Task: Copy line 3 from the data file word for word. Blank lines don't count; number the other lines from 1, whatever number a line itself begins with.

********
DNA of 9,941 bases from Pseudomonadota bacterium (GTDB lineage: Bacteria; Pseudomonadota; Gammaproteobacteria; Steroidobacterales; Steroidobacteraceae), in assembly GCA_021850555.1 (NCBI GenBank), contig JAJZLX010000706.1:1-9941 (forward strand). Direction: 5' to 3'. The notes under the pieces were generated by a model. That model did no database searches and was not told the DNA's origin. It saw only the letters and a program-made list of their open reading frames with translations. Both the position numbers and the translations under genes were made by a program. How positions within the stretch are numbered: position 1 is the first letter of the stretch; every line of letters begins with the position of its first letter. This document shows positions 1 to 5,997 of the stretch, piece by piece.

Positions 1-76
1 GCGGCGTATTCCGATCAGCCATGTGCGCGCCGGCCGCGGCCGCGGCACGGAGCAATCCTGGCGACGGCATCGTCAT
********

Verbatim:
1 GCGGCGTATTCCGATCAGCCATGTGCGCGCCGGCCGCGGCCGCGGCACGGAGCAATCCTGGCGACGGCATCGTCAT